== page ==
Aug 04, 2015 - 10:15am

Startups Need Smarter Immigration, IP and Regulatory Policy in Washington


Senior Director, Strategic Communications

capitol.jpg

U.S. Capitol
Photo credit: Andrew Harrer/Bloomberg

One of the nation’s most respected startup and entrepreneurship research organizations last week issued a series of public policy recommendations that the group believes Congress could implement in order to accelerate the formation and growth of new companies and help reinvigorate the American economy.

Not surprisingly, many of the group’s suggestions mirror the policy prescriptions the U.S. Chamber of Commerce has championed for years.

The Kauffman Foundation -- more specifically, E.J. Reedy, Kauffman’s director of research and policy -- outlined the core components of pro-entrepreneurship policy during a hearing last week in the House of Representatives. His suggestions are based on extensive research his organization has conducted over the last few decades on the interaction between federal rulemaking and entrepreneurship.

America’s entrepreneurs, Reedy told lawmakers, “create economic opportunity for themselves and others.” As such, “entrepreneurship should be at the heart of any plan that seeks to spur economic growth and job creation,” he added.

The U.S. Chamber couldn’t agree more. Here are some of Kauffman’s top policy prescriptions and how they align with the U.S. Chamber’s agenda.

Embrace Regulatory Evolution

Reedy’s take: “Research suggests that the layering of regulation atop regulation can, over time, create rigidities that overwhelm and burden young firms. Technological innovation occurs at an ever-increasing pace and regulation must keep up.

“That means regulatory bodies need to be nimble in order to respond and adapt to new innovations and business models created by entrepreneurs. Policy ought to be formulated so these innovations are not suffocated, but rather given an opportunity to compete. Often, that means updating or getting rid of old regulation as much as it does enacting new rules.”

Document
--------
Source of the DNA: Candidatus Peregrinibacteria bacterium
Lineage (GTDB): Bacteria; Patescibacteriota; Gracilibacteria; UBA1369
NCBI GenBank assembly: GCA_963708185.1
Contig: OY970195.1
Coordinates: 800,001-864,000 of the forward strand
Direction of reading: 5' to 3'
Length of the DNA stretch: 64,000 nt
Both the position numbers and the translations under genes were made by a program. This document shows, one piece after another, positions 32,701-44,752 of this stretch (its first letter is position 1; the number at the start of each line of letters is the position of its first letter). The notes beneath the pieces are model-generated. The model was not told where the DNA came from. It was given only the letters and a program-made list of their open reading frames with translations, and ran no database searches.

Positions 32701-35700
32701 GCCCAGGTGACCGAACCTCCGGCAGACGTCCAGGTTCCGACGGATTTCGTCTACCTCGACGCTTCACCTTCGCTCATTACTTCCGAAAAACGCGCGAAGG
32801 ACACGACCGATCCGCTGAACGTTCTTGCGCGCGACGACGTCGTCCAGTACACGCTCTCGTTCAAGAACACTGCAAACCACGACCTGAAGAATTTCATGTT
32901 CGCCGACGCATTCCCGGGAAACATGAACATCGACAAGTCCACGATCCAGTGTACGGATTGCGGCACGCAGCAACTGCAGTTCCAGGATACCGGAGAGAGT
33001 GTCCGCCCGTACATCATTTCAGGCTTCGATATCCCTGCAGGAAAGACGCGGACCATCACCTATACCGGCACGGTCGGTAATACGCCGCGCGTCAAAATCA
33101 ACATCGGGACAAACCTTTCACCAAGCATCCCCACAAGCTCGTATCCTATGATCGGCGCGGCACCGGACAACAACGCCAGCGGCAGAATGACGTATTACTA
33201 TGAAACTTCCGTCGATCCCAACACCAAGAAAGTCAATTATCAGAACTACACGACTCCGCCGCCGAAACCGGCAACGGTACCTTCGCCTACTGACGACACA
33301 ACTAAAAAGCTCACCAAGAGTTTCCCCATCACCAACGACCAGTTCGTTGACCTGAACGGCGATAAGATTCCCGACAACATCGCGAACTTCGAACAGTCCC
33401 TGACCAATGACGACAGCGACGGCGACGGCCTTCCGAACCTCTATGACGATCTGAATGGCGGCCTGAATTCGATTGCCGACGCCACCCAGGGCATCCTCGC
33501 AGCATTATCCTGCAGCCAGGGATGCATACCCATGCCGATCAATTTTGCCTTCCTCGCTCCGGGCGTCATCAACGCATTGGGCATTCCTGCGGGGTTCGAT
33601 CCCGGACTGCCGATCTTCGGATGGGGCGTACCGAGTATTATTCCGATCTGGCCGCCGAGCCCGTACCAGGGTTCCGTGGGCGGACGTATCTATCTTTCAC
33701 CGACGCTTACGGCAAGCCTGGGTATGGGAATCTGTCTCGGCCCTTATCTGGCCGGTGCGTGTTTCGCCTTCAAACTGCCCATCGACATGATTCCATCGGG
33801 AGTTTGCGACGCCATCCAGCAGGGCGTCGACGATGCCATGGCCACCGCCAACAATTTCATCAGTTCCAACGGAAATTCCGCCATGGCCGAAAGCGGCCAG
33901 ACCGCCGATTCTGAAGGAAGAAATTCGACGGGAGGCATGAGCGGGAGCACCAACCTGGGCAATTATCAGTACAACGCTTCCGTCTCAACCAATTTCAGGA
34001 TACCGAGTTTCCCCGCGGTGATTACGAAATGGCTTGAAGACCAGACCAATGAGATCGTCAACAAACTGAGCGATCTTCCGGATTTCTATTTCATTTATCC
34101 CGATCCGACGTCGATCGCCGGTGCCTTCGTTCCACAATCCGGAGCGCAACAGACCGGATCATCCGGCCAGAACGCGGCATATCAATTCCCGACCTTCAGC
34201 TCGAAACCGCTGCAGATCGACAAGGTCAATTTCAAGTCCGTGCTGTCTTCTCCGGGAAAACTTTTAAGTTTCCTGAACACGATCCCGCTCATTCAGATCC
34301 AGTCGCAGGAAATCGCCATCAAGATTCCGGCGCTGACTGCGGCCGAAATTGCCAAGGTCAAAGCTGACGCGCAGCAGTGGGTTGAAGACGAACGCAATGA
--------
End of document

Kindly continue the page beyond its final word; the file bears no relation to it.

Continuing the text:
Chamber’s take: “It's time to restore accountability, transparency, public participation, and efficiency to our regulatory system and our government, and to unleash the power of businesses large and small to create jobs and growth without unjustified, unnecessary, and overly burdensome rules. This is what our government reform agenda is all about--and it begins by modernizing what has become a virtual fourth branch of the American government--the regulatory branch,” Chamber CEO and President Tom Donohue said during a joint committee hearing in December.

Welcome Immigrants

Reedy’s take: “Immigrant entrepreneurs make jobs for Americans. Immigrants are more than twice as likely to become entrepreneurs as native-born Americans. Our research suggests that changes to immigration law, including the creation of a visa for immigrant entrepreneurs, can boost economic growth and job creation.”

Chamber’s take: “The depth and breadth of immigrant entrepreneurs extend across the spectrum of enterprises, including neighborhood, growth, and transnational businesses. Expansion of employment-based visas would allow companies’ access to high-potential foreign individuals who are graduates of U.S. universities. Businesses, cities, and states across the country should support changes in visa policy and work to develop partnerships with immigrant entrepreneurs to create jobs and strengthen the economy,” researchers wrote in a study conducted by the U.S. Chamber of Commerce and the American Immigration Council.

Enable Innovators to Create New Technologies                                                             

Reedy’s take: At its best, intellectual property law facilitates innovation. Yet, firms can use patents and other forms of intellectual property in inefficient and anti-competitive ways that make incremental or follow-on innovation by others a more challenging and costly process. Research suggests that intellectual property law should be balanced so as to maximize incentives for innovation.

Chamber’s take: “IP is an incentive for innovations that enhance and improve our lives,” Donohue wrote in a statement late last year. “When artists, inventors, or scientists have assurances that their works will be protected and rewarded thanks to IP rights, they are more inclined or able to produce.”

“All the stakeholders must unite behind efforts to advance commonsense reforms, strengthen IP at home and abroad, punish those who undermine IP rights, and educate the public on its significance,” he later added.

About the Author

About the Author

J.D. Harrison
Senior Director, Strategic Communications

J.D. Harrison is the senior director for strategic communications at the U.S. Chamber of Commerce.